An acerbic, dark comedy, director Paul Feig’s “A Simple Favor” is snappy fun.
Based on the best-seller of the same name from novelist Darcey Bell, “Favor” has Stephanie Smothers (Anna Kendrick) adjusting to single momhood following a car accident that took the lives both her husband and her half-brother. As part of her mourning, she’s become a super-mom, embracing each and every school activity with a freakish enthusiasm. Stephanie has also embarked on a fledgling vlogging career. Everyday, she sets up cameras in her kitchen and talks to the them about suburban doldrums, while imparting wholesome recipes. Her mundane banter with the camera reveals that she might be in need of some therapy. The grieving process is ongoing.
Into Stephanie’s otherwise tedious routine walks the exciting long-legged, fashion plate Emily Nelson (Blake Lively). The two very different women have young children at the same school, and play dates are arranged. Emily quickly enchants Stephanie enticing her to visit her ultra modern home for after-school martini sessions. And Emily is quite the mixologist, dosing out potent cocktails, consisting mainly of Ryan Reynolds’ awfully tasty Aviation gin.
Before she knows it, Emily’s gained Stephanie’s every confidence, best friends overnight. And Stephanie slides almost unwittingly into nanny duties for Emily, without even being paid. But when Emily fails to pick her son up one afternoon, Stephanie is forced to keep the child for a couple days. Eventually, Emily’s husband Sean (Henry Golding) returns from visiting his sick mother in England, and the police get involved to investigate Emily’s disappearance. Naturally, the snoopy Stephanie can’t just let the police do their job without her assistance, and she begins her own search.
“A Simple Favor” starts with a knowing bite. Lively plays Emily with saucy energy, which perfectly contrasts with Kendrick’s prim and proper Stephanie. There’s an early, telling exchange in which Emily compliments Stephanie’s cute socks. Stephanie explains that they were on sale at Target. Emily would never be caught dead wearing something from such a big box store. This begins the playful, self-aware, and darkly comedic material that is to follow.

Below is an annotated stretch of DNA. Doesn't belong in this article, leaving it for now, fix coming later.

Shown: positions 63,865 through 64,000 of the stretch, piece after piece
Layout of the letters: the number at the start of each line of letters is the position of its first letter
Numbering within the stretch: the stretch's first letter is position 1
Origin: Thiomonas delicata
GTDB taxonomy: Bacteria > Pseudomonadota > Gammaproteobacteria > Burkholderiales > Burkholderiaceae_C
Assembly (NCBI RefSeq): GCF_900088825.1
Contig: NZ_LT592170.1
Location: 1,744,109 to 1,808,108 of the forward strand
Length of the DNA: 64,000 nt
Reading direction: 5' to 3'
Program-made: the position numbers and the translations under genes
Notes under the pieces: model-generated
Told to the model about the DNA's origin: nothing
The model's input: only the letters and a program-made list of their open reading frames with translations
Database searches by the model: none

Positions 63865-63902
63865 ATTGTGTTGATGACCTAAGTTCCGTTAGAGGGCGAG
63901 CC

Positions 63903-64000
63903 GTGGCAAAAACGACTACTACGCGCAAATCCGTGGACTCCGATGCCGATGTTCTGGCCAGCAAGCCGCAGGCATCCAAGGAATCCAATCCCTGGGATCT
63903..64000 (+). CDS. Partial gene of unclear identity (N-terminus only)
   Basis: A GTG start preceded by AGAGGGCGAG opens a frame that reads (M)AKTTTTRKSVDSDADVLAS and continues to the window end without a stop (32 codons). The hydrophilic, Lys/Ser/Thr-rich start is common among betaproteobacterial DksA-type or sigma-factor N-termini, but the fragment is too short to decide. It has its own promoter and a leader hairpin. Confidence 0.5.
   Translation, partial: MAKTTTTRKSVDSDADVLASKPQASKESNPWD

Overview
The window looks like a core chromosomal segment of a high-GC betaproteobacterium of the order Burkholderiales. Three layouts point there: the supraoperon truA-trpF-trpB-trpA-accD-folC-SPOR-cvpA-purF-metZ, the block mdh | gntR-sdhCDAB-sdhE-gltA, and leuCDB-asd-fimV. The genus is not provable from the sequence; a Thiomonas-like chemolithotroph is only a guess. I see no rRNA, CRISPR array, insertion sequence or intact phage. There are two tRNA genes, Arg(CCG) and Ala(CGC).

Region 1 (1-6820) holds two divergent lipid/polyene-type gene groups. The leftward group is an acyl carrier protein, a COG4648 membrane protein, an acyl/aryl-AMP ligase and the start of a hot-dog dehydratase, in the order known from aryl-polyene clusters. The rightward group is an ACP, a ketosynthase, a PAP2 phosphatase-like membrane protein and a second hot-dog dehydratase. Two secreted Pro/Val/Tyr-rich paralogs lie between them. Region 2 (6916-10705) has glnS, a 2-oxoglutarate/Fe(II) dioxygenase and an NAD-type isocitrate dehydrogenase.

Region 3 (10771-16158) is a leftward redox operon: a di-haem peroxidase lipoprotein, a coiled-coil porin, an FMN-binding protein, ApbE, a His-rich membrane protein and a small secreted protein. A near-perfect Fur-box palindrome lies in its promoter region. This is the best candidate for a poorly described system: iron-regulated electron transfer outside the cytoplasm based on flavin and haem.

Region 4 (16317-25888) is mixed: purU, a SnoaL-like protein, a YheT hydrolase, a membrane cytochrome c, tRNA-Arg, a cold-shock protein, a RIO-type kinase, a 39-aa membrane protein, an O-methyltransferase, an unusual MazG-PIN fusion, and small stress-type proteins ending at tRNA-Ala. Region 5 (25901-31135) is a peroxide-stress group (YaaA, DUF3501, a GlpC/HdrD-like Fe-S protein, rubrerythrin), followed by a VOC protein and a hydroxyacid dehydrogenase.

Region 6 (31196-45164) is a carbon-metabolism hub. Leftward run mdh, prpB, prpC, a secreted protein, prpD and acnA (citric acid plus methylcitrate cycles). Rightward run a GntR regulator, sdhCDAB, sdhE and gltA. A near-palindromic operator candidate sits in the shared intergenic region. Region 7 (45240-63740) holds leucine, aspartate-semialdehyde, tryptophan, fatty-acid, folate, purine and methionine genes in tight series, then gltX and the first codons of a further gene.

But filmmaker Feig, whose filmography includes mainly light comedies like “Bridesmaids,” won’t allow the story to go too dark. Therefore, even though there’s a measure of shocking violence in this film, it’s all rather farcical. And what starts as a snarky “Gone Girl” ends like a rollicking episode of “Desperate Housewives.” And it’s a whole lot of fun, without being too weighty. The slam-bang conclusion is pure fantasy, but since the tone has completely shifted in that direction by the time we get there, the move into slapstick isn’t too much of a jarring tonal adjustment.
Critical to the success of “A Simple Favor” are the three attractive leads. Kendrick, who has the prude role down cold, having played a variety of this character in films like “Up in the Air,” has a lot of fun inhabiting a goody-goody Nancy Drew in-training single mother. She’s quick with a rational response to most any ridiculous situation, and she possesses all manner of deprecating facial expressions. Lively’s voguish Emily is her polar opposite. She gives the delightfully dark character an attitude that could cut diamonds. And Lively confidently rocks trend-setting clothing, like a closely tailored men’s suit that breathes power. If you cross Emily, she’ll bite your head off.
Managing to hold his own, as the two divas go at each other, is “Crazy Rich Asians” star Henry Golding, as the husband, who may or may be the mastermind behind the possible crime that Stephanie is investigating. Golding makes a very credible leading man, not a muscled up hunk, but an intelligent, sensitive guy, whose unique ethnic makeup and smooth English accent makes him instantly appealing. I’ve mentioned this in a previous review, but now that Idris Elba is off the James Bond market, Golding might be an interesting choice for the role, capturing a new diverse generation of viewers.
Early on in “Favor,” the dialogue is sharp and kinetic, as the characters bounce off one another with a collection of snide jibes. One particular profane phrase repeated frequently in the film promises to eke out into the popular lexicon. I can’t say it here, but once you hear the obscene expression, you won’t be able to get it out of your head, I assure you.
With “A Simple Favor,” Paul Feig makes merry, capitalizing on a talented cast that’s game for the jaunty material. It’s a darkly comedic party, and we’re invited.